5 May – limbo, day 1

GRATITUDES:
1. Dr. Santiago, who’s willing to fight for his patients. God bless him.❤️
2. Rory, who last night volunteered to go back to Liquid Web just so we could have better health insurance (Blue Cross Blue Shield rather than United Healthcare). I really don’t know if he was serious – it would break my heart to see him take a significant step backward for my sake.
3. A relatively pleasant day today, because I’m going to have to get myself down to San Antonio and back. I told Rory not to worry, that I could drive myself, and while that’s true, I still wish I felt slightly stronger.

Bbblllaaaaaahhhhhh…. I slept very poorly last night. I awoke around 1:30 to use the toilet and came back to bed sleepy but that didn’t last for long. The worry over our stupid health insurance company crept in and soon I was wide awake and thinking of abandoning all hope of rest. I very nearly got out of bed but fought through the worry and was finally able to relax enough to snooze again. Unfortunately, the damage was already done. I’m now blibbering. I’ve had some breakfast (even some coffee, which I’ve been trying to stay away from) and I’m thinking of leaving a bit early so I can grab some lunch at my favorite little Indian restaurant before heading over to Dr. Santiago’s office. I have NO idea how long it will take once I get there because I have to wait to see Dr. S and then there’s the bone marrow biopsy, which may or may not happen depending on whether or not the scheduling department has been able to find a time slot. This could get interesting. Thank goodness a good friend gave me two books to read. Those will come in handy, as will the newest issue of National Geographic.😊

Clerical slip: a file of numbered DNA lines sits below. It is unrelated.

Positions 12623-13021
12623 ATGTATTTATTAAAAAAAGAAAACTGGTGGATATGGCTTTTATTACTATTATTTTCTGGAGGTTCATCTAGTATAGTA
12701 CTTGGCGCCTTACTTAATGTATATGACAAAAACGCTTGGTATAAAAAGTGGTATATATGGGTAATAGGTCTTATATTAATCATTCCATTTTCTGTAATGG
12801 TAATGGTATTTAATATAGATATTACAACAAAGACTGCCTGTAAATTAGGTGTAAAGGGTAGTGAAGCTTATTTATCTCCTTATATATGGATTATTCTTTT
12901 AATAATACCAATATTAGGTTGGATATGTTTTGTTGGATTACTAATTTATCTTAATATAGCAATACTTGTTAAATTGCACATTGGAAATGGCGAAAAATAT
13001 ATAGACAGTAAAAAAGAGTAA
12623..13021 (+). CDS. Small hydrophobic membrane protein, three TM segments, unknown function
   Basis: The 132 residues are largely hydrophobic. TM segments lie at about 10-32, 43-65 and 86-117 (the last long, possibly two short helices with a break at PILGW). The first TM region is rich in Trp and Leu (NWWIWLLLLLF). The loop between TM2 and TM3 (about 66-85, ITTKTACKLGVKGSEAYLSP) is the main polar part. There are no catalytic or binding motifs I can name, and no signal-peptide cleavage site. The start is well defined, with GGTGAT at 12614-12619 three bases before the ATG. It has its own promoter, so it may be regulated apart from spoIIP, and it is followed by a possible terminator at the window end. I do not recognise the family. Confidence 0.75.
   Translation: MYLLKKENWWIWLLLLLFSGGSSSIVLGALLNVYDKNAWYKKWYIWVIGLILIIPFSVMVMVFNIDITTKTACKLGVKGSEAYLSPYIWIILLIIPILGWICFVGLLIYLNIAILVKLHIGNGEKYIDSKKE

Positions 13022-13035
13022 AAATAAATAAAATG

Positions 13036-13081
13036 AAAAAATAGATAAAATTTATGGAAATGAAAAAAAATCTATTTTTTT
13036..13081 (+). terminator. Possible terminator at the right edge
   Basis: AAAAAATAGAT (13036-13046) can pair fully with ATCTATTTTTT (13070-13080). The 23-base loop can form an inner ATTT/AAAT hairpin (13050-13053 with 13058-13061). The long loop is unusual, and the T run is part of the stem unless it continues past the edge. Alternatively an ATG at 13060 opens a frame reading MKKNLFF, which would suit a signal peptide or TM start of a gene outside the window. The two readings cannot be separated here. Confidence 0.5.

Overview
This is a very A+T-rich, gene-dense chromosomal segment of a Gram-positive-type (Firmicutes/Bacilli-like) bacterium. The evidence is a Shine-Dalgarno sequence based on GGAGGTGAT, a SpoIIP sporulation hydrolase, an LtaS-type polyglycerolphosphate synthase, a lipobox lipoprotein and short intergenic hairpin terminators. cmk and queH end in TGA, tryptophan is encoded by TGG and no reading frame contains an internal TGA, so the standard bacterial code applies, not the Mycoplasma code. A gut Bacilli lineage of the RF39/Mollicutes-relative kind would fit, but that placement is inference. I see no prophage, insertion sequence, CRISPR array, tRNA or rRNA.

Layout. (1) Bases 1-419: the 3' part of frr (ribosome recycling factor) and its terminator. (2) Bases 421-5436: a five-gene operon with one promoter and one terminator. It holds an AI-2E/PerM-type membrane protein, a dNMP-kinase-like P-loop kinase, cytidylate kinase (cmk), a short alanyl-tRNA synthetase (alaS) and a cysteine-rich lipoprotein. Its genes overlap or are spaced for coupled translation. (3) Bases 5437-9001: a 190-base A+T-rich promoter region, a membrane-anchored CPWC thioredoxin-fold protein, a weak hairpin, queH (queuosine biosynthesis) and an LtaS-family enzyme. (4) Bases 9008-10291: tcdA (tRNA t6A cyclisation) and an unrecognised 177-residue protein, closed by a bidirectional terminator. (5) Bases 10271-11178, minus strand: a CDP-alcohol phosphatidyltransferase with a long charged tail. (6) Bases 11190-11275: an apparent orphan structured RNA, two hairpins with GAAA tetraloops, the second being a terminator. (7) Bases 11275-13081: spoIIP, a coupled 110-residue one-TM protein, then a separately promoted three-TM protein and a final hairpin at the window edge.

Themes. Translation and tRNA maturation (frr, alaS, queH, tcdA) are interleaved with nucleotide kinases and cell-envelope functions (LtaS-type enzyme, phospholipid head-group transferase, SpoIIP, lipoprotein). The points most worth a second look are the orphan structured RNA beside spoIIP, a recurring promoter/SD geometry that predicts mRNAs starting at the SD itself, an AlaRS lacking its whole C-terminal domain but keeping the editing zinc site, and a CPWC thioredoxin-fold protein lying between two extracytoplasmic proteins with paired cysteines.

Welp, I have mostly good news, although my bone marrow biopsy has been postponed until my hemoglobin numbers climb a little. My other numbers are a bit better but overall, they’re still low enough that Dr. Santiago wants to wait a bit longer. So, here we go. Rory phoned the insurance company this morning and was told that, no, coverage had NOT been denied and that I was cleared for inpatient treatment at Methodist Hospital. Soooo… if, when I eventually get the biopsy, the results show that I’m once again in remission, I’ll be hospitalized again and continue my chemo. Here’s where things get a little weird, though: I may be a candidate for a bone marrow transplant, but in the meantime Dr. S is talking about a type of vaccine that is administered on a 24/7 basis, which basically means that I’ll be wearing a little fanny pack holding a type of small pump that will deliver the medication through my port. I’ll need to be hospitalized for the first 7-10 days while starting this type of treatment due to the risk of side effects and possible allergic reactions. Trust me, you do NOT want to know what these are. Let’s just say, I sure as hell hope I don’t have to experience any of them! Dr. S seems to like this approach more than the more conventional chemo because there will be fewer long-term side effects, even taking into account the possible issues that the new drug may introduce. I have no clue, I’m just along for the ride. Wheeee…..

Oh, I forgot to mention one thing. I’ll be able to go to the Texas Oncology office here in town for my blood tests so I won’t have to drive all the way into San Antonio every time my cell counts need checking, so that’s a bit of a relief. However, if it’s decided that I’ll be doing more outpatient treatment, I’ll have to make the drive. The office here in town doesn’t treat leukemia patients. We’re a strange, dangerous breed apparently.😄

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